This page describes a quick way to determine whether there are new recommended calibration files for WFC3 data and a simple script that will allow you to update the headers of the uncalibrated data files, should you choose to recalibrate the data yourself.
MAST Processing Status Page
Click here to view HST data reprocessing activities from the Mikulski Archive for Space Telescopes (MAST)
Using StarView to determine the currently recommended calibration files for one or more WFC3 datasets
When WFC3 data are retrieved from MAST, the data are calibrated with a recent version of the CALWF3 and the latest calibration files. As a result of increasing knowledge about WFC3, both the software and the calibration files do change. Therefore users should check for new calibration files when they begin a serious analysis or re-analysis of the data. The simplest way to do this is to use the web-based version of StarView, which can be referenced from the Tools menu of the MAST home page.
StarView contains a screen called "WFC3 Best Reference Files" that can be used to find the currently recommended calibration files for all WFC3 observations. The page as indicated below has a variety of search parameters that can be used, e. g. program ID or dataset, to limit the number of records returned.
A screen shot of a portion of the results of a search on the program ID 11360, the WFC3 ERO program is shown below:
For an individual dataset or very small program, it is possible to compare a printout of the used calibration files to the currently recommended dataset by eye. However, it is more likely that you will want to export the results to a file and carry out the comparison more systematically. The results can be exported using the "Export To" button at the right hand portion of the page.
A Python script to help identify datasets for which the recommended calibration files have changed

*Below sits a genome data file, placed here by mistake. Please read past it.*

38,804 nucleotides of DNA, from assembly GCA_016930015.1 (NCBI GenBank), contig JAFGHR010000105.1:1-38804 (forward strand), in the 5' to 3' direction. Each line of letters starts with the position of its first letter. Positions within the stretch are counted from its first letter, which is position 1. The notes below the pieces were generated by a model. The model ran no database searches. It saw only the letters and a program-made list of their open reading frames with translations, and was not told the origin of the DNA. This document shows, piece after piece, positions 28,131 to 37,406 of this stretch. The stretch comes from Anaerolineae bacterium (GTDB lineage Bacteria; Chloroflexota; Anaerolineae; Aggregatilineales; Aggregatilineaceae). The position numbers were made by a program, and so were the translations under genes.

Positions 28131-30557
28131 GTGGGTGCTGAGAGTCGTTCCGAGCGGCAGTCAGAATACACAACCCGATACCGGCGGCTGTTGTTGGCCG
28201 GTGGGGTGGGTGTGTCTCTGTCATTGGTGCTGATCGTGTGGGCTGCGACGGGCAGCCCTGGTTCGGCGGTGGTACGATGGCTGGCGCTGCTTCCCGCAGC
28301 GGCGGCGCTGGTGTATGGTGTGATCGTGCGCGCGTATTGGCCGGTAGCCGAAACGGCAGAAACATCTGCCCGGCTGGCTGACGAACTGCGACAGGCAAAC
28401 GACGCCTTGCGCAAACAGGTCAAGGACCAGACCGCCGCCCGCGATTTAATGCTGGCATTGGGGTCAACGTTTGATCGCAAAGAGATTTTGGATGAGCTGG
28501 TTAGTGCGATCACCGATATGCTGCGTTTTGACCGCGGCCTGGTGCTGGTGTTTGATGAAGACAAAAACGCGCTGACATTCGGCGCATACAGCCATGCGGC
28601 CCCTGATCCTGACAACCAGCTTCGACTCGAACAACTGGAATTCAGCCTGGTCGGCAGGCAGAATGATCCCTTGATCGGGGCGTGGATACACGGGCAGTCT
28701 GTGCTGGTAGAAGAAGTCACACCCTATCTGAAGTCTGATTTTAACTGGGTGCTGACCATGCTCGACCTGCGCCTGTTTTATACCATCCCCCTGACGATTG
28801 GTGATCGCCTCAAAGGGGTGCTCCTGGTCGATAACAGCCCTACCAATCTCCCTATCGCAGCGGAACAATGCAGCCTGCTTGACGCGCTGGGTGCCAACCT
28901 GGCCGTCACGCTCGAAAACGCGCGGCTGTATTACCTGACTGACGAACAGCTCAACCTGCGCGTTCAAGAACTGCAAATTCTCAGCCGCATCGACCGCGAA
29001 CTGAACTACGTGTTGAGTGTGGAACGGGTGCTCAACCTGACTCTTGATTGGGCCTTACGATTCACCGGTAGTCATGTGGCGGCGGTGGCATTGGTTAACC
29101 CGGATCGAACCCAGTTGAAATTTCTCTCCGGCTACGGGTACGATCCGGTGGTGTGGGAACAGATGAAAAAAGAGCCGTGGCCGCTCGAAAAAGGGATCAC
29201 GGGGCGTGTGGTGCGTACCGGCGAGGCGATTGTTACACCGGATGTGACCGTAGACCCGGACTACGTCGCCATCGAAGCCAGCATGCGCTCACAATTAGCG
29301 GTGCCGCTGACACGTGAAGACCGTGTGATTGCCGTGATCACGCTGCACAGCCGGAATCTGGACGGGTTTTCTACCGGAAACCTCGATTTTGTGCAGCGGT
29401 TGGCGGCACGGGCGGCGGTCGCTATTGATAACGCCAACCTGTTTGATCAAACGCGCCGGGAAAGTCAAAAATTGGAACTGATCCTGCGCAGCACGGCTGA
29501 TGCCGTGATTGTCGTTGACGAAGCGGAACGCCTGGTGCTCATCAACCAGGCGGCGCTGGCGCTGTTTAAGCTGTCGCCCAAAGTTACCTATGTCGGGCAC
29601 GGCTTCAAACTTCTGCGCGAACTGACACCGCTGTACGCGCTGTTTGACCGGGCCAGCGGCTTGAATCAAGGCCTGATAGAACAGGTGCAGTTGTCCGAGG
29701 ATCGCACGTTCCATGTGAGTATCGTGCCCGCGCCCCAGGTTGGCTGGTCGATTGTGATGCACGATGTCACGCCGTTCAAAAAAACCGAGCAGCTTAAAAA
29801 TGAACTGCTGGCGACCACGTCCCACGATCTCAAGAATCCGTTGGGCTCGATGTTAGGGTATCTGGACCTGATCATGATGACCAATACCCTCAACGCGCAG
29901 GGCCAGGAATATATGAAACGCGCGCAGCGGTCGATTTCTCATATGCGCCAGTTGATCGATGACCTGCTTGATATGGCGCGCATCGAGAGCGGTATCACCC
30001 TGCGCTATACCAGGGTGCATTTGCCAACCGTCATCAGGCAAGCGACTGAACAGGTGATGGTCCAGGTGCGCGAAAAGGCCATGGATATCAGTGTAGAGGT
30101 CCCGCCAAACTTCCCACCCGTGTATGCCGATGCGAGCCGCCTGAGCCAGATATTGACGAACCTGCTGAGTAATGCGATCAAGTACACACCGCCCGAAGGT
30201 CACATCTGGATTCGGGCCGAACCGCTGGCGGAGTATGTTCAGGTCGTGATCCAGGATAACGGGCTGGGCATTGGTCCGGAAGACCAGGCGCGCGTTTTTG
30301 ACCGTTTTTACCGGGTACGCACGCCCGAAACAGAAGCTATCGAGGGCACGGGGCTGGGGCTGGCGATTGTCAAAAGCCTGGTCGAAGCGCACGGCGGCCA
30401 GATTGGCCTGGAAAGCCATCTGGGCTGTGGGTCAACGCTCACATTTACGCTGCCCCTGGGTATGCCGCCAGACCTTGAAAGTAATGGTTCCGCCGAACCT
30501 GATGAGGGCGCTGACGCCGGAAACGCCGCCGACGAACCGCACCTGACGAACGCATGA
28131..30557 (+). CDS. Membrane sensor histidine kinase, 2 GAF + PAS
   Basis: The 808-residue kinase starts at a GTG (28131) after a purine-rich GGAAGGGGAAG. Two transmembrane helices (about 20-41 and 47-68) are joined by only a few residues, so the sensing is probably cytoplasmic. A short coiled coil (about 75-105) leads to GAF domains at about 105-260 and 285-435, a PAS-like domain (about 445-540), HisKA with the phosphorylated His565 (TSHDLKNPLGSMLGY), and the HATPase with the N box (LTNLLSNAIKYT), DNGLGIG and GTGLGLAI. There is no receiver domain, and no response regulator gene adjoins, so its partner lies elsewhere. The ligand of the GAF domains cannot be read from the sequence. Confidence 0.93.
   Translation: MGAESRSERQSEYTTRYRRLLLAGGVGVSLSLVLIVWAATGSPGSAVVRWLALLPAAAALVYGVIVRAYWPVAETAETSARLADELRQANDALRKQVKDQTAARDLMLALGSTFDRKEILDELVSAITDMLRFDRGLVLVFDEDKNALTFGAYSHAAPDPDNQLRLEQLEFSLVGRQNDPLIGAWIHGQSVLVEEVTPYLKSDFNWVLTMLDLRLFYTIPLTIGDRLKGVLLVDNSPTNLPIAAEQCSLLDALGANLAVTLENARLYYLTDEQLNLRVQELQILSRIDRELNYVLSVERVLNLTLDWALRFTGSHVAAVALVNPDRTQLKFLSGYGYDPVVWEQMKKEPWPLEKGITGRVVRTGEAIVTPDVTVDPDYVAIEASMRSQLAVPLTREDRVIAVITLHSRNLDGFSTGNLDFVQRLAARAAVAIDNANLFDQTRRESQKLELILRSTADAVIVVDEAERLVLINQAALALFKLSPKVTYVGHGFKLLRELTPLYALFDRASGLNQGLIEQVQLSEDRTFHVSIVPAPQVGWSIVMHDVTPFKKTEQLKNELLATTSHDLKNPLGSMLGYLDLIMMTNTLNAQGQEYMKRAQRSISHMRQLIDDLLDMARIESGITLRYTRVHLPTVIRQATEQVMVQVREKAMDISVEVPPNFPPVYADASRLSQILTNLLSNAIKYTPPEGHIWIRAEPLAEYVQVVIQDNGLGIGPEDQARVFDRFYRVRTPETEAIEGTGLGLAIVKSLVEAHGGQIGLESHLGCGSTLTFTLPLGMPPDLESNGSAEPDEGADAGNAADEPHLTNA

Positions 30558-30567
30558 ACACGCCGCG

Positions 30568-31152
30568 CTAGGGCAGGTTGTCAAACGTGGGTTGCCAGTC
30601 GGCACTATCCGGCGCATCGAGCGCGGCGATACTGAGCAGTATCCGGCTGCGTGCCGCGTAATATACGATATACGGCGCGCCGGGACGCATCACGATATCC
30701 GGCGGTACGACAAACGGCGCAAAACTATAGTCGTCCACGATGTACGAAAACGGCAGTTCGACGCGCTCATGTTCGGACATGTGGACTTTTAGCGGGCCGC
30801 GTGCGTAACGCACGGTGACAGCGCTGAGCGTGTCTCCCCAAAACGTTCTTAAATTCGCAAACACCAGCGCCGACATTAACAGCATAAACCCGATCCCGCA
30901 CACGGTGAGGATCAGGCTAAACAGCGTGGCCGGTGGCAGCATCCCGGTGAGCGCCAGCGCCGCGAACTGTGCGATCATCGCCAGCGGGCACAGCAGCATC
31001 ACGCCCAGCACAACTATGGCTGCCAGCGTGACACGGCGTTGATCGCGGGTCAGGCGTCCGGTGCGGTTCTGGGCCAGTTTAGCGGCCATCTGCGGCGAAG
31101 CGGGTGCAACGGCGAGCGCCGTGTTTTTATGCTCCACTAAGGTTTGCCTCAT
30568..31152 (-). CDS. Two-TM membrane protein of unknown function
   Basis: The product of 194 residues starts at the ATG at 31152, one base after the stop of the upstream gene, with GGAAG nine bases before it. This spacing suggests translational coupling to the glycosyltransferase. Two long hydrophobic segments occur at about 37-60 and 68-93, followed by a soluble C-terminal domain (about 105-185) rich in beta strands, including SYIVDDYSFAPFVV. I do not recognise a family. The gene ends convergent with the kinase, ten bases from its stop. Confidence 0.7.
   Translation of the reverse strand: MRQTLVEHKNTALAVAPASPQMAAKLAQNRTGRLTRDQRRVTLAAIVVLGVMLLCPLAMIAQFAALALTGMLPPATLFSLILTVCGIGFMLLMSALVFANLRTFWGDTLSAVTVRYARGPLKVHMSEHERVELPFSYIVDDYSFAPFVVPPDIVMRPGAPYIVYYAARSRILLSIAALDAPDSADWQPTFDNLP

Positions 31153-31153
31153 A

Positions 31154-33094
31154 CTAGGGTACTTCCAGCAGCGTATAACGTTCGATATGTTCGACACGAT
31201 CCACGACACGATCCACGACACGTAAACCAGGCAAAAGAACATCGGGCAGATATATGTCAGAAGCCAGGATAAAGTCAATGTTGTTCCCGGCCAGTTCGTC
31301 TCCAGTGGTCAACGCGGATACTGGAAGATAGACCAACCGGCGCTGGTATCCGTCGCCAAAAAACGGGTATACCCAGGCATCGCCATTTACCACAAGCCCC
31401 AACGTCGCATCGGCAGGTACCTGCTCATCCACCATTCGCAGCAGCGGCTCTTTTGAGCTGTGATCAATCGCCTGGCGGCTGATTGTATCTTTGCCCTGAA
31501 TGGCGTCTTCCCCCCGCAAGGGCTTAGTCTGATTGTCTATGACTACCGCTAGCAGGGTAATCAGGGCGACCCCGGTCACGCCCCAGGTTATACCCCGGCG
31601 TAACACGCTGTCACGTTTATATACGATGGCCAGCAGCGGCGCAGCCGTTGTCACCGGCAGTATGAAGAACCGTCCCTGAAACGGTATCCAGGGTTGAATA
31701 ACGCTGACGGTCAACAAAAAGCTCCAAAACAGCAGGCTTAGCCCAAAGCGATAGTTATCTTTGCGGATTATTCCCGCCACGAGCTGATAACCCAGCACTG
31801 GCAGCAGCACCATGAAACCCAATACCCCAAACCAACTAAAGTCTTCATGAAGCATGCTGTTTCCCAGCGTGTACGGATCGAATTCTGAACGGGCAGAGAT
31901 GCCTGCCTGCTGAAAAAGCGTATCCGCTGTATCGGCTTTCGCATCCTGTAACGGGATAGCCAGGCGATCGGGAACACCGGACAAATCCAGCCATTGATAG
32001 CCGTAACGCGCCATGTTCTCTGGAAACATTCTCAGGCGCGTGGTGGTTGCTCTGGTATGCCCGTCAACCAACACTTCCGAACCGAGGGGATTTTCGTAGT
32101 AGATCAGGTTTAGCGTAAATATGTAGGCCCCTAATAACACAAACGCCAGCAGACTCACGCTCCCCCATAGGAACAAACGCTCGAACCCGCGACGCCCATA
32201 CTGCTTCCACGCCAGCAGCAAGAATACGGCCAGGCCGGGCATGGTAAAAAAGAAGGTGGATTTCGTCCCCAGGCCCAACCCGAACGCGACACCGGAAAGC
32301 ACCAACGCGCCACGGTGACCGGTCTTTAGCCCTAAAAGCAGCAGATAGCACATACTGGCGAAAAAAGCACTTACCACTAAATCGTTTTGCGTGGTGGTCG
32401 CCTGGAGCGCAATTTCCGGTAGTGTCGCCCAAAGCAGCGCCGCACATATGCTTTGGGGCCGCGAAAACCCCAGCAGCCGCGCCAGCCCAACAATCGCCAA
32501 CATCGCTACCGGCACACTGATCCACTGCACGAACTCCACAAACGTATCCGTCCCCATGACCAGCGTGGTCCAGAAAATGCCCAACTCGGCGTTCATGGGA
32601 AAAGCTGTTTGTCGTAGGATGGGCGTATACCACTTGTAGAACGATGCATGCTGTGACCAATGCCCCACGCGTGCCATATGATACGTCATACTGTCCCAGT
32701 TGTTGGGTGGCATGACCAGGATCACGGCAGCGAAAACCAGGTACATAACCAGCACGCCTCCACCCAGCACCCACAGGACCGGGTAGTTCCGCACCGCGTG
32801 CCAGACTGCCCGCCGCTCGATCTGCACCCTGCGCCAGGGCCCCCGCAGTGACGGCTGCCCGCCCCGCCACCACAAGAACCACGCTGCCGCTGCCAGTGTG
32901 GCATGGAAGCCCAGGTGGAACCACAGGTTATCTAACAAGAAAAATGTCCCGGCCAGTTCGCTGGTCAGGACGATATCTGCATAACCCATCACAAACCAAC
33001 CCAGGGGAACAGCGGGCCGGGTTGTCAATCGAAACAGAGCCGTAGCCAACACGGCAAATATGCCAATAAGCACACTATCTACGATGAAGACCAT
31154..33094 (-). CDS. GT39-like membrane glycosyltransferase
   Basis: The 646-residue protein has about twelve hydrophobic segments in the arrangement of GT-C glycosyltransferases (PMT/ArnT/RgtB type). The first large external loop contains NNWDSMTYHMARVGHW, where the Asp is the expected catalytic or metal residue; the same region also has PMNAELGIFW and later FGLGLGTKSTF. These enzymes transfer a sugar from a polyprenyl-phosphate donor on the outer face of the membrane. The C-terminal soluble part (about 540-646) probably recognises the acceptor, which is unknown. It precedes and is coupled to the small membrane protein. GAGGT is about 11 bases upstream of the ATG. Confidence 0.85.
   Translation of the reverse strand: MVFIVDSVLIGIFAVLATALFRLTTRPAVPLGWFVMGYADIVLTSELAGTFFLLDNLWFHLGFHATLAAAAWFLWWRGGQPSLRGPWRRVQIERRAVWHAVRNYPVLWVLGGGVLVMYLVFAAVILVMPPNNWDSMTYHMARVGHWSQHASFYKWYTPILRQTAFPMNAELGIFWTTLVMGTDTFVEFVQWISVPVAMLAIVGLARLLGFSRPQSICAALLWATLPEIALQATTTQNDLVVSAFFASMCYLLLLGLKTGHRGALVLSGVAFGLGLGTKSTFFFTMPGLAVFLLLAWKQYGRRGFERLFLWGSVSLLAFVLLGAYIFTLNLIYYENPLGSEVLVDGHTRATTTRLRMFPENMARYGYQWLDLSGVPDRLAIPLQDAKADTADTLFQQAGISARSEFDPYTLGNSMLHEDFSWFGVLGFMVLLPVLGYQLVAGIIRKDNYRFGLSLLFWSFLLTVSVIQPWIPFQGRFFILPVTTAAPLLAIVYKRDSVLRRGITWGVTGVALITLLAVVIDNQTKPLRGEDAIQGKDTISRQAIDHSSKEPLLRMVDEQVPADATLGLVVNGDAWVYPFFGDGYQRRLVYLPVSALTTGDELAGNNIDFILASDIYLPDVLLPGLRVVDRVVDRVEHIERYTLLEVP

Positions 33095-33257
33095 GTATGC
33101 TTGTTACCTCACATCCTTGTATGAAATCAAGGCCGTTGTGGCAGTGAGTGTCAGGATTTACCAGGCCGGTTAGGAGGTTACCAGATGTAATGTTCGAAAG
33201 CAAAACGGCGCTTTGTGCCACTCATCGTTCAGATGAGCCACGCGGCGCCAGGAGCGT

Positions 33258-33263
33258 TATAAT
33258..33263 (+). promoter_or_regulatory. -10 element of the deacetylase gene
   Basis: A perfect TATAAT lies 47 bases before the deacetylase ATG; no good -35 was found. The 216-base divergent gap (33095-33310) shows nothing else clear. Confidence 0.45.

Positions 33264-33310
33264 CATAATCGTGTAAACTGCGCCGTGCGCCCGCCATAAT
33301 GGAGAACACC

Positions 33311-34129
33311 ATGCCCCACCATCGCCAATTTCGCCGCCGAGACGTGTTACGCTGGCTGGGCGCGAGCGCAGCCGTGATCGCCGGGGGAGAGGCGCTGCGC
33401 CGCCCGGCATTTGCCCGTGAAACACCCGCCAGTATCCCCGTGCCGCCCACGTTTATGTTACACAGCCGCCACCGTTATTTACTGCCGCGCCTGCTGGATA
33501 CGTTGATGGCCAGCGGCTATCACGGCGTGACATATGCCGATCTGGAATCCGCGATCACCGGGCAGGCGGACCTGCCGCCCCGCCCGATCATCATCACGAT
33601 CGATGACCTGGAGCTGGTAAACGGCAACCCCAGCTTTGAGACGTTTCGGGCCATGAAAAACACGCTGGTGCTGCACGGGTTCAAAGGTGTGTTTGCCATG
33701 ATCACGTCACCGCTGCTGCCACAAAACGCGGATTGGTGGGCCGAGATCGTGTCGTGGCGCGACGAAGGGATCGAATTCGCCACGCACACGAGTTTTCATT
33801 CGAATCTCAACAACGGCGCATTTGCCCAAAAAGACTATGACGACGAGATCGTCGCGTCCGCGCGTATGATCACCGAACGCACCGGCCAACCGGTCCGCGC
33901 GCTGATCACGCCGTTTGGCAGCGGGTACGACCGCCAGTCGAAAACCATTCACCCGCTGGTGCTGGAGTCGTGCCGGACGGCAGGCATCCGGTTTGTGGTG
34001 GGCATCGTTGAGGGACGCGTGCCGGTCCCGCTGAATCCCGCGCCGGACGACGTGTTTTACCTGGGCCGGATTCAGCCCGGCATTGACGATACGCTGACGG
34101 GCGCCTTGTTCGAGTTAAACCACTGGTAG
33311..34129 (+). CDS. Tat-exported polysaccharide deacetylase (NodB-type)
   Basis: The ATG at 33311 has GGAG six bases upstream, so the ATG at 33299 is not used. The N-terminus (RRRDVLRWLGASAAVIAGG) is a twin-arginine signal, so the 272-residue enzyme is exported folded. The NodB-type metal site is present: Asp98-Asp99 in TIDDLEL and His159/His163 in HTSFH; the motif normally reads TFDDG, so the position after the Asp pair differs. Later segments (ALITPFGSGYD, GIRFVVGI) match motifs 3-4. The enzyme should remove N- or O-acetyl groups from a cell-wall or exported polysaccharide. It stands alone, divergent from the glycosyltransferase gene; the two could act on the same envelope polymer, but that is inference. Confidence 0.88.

To aid in comparing the used and currently recommended calibration files, the WFC3 team has written a simple python script that interprets an exported version of the StarView query results and compares this to values contained in the data you have on your computer. The script is written in fairly basic python, except that you must have the module pyfits installed on your machine (as will usually be the case if you have Pyraf). Simply download the script here, which for historical reasons is called upref.py, and install it in your path (or place it in the local directory containing your data files).
To use the script:
- Export the results of a query on the StarView Best Reference File page in comma-separated (CSV) format to the directory containing your data. An example of this file for the query above is here.
- Next run the script on your data, e.g.
upref.py table.csv *raw.fitswhere table.csv is the name of the CSV file exported for StarView and the remaining arguments are one or more uncalibrated fits files.
The script will print out a comparison of the used and currently recommended data files, as well as write this to a file "upref.txt". A portion of the output text file run on a now outdated version of the ERO data looks like this:
# Check best reference files for ib6w61uaq_raw.fits Dataset Dataset Name ib6w61050 ib6w61050 OK BPIXTAB w3r_best_bpixtab iref$u5d2012li_bpx.fits u5d2012li_bpx.fits OK CCDTAB w3r_best_ccdtab iref$t291659mi_ccd.fits t291659mi_ccd.fits OK ATODTAB w3r_best_atodtab iref$n9n16196i_a2d.fits n9n16196i_a2d.fits OK OSCNTAB w3r_best_oscntab iref$q911321oi_osc.fits q911321oi_osc.fits OK BIASFILE w3r_best_biasfile iref$u1r1346ti_bia.fits u1r1346ti_bia.fits OK CRREJTAB w3r_best_crrejtab iref$n9i1435li_crr.fits n9i1435li_crr.fits OK DARKFILE w3r_best_darkfile iref$u6b1348ki_drk.fits u6b1348ki_drk.fits OK PFLTFILE w3r_best_pfltfile iref$t4t1832fi_pfl.fits t4t1832fi_pfl.fits OK GRAPHTAB w3r_best_graphtab mtab$t2605492m_tmg.fits u921351jm_tmg.fits X COMPTAB w3r_best_comptab mtab$u4c18498m_tmc.fits ub31649mm_tmc.fits X IDCTAB w3r_best_idctab iref$u1r16227i_idc.fits uab1537bi_idc.fits X MDRIZTAB w3r_best_mdriztab iref$sau1931ai_mdz.fits ubi1853qi_mdz.fits X
and indicates that a number of the calibration files have since been updated. At this point, the observer should minimally check the WFC3 Reference File Images & Tables page to determine whether changes are likely to be minor, or decide to obtain an updated version of the data. There are two ways to do this:
- One can re-retrieve the data from MAST
- One can re-calibrate the data at the observer's home institution. Procedures for recalibrating the data are described in the WFC3 data handbook. To aid in this recalibration, upref.py also produces a file called upref.cl that contains a series of 'hedit' commands that can be run from IRAF
- which will update the headers in the raw data files.
Observers should be aware that as knowledge is gained about WFC3, the calibration files used to reduce the observations as part of the standard data pipeline are revised. Here we have attempted to describe a simple way to determine if there have been changes to data on your machine. We encourage users who have questions about this process or about the routine upref.py to send these questions to email@example.com.